Take the 2-minute tour ×
Stack Overflow is a question and answer site for professional and enthusiast programmers. It's 100% free, no registration required.

What is the default (Pixel) storage format used by OpenCV ?

I know it is BGR but is it BGR32 ? BGR16 ? Is it Packed or Planar ?

Can you suggest me a way to find it out?

Thank you for your help.

[EDIT] Context : Actually I am trying to use OpenCV with another library called MIL (Matrox Imaging Library). I need to grab an Image with MIL and then convert it to an OpenCV Image. That is why I need to know the default pixel format, to configure MIL.

share|improve this question

2 Answers 2

up vote 2 down vote accepted

The image format is set by the flag when you create the image eg CV_8UC3 means 8bit pixels, unsigned, 3colour channels. In a colour image the pixel order is BGR, data is stored in row order.

The data isn't packed at the pixel level - it's 3bytes/pixel (BGRA is an option on some of the GPU calls).

Data may be packed at the line level, if the number of pixels in a row * the number of bytes/pixel isn't a multiple of 4 then the data is padded with zero to the next 32bit boundary. The call mat.ptr(n) returns a pointer to the start of the 'n' th row

Note that you can share memory with another comaptible image format by passing the data pointer from the MIL image to the ctor of the cv::Mat

share|improve this answer
    
Thanks ! By the way, I have already tried to pass the MIL Image buffer to the ctor of the Mat one but it didn't work :/ –  Thibel Jul 3 '13 at 15:21
    
Care to be a bit more specific? It wasn't permitted or gave you the wrong result? –  Martin Beckett Jul 3 '13 at 15:22
    
The reason I can't pass the Mil image to the ctor of the Mat is because the image I get from MIL has a type (MIL_ID) which is not recognized by OpenCV. –  Thibel Jul 3 '13 at 15:44
    
@Thibel that's just the handle to the image, there is a call (I forgot what) to get the actual MIL image data pointer –  Martin Beckett Jul 3 '13 at 15:58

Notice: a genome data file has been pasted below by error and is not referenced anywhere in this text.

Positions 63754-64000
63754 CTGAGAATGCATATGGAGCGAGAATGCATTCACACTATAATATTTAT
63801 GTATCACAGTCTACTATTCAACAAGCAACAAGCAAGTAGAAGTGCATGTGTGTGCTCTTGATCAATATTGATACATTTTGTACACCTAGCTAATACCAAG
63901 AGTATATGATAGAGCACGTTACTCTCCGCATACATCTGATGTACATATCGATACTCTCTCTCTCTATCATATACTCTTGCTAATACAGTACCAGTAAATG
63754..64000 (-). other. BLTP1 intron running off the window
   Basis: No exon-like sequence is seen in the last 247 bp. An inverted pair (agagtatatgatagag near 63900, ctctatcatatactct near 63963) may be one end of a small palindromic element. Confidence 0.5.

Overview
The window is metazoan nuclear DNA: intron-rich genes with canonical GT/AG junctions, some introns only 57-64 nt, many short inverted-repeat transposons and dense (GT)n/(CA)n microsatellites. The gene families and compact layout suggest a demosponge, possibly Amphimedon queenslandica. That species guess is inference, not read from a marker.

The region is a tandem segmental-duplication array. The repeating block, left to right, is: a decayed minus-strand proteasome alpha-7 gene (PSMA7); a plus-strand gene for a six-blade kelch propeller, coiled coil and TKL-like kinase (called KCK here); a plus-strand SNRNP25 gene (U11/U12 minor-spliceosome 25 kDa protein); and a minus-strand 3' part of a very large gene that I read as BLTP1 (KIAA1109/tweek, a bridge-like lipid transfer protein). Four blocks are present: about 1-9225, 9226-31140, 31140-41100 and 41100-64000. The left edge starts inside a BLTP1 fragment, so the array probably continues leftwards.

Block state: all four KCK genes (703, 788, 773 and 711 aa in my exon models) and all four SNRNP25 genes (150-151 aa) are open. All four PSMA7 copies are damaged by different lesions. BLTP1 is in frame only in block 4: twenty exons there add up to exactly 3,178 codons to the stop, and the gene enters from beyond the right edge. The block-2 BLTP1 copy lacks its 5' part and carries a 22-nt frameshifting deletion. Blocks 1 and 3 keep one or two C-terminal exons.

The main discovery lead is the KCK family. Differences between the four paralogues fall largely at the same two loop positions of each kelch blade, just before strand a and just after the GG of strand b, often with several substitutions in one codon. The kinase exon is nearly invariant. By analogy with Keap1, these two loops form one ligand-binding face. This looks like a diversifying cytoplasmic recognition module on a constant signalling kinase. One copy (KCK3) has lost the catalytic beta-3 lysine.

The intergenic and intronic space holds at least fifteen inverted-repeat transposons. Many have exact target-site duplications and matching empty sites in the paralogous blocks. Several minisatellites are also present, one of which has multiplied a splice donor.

You probably mean MbufInquire(...) (or MbufGetColor(...)), I have already tried that but I get a strange image. Here is a link to the image. –  Thibel Jul 4 '13 at 7:37

It depends on the way you are managing the image: have you loaded it from a file with imread for example? Have a look at imread here, with a colour jpeg for example you'll have a 3 channel format, 24 bits overall. Can you be more specific?

I do not know if it's useful, but I had a similar issue when converting an image from Android Bitmap (passed to OpenCV as a byte array RGBA8888) to OpenCV image (BGR888). Here is how I've solved it.

cv::Mat orig_image1(orig_height, orig_width, CV_8UC4, image_data);   

int from_to[] = { 0, 2,  1, 1,  2, 0};    
cv::Mat image(orig_height, orig_width, CV_8UC3);   
cv::mixChannels(&orig_image1, 1, &image, 1, from_to, 3);
orig_image1.release();
share|improve this answer
    
Actually I am trying to use OpenCV with another library called MIL (Matrox Imaging Library). I need to grab an Image with MIL and then convert it to an OpenCV Image. That is why I need to know the default pixel format, to configure MIL. –  Thibel Jul 3 '13 at 13:06
    
OpenCV handles an image as a cv::Mat and it can have different depths as you can see here: docs.opencv.org/modules/core/doc/basic_structures.html (search for "::depth") It's true that BGR 888 format is commonly used, therefore I'd suggest you to convert the MIL image to that format. I don't know now if MIL provides a stream of pixel bytes, but you may want to have a look at this question stackoverflow.com/questions/12114605/… In case you need to swap some channels, have a look at cv::mixChannels function as well. –  Marco Bonifazi Jul 3 '13 at 13:19
    
Thanks ! I'll try what you've suggested. –  Thibel Jul 3 '13 at 13:49

Your Answer

 
discard

By posting your answer, you agree to the privacy policy and terms of service.

Not the answer you're looking for? Browse other questions tagged or ask your own question.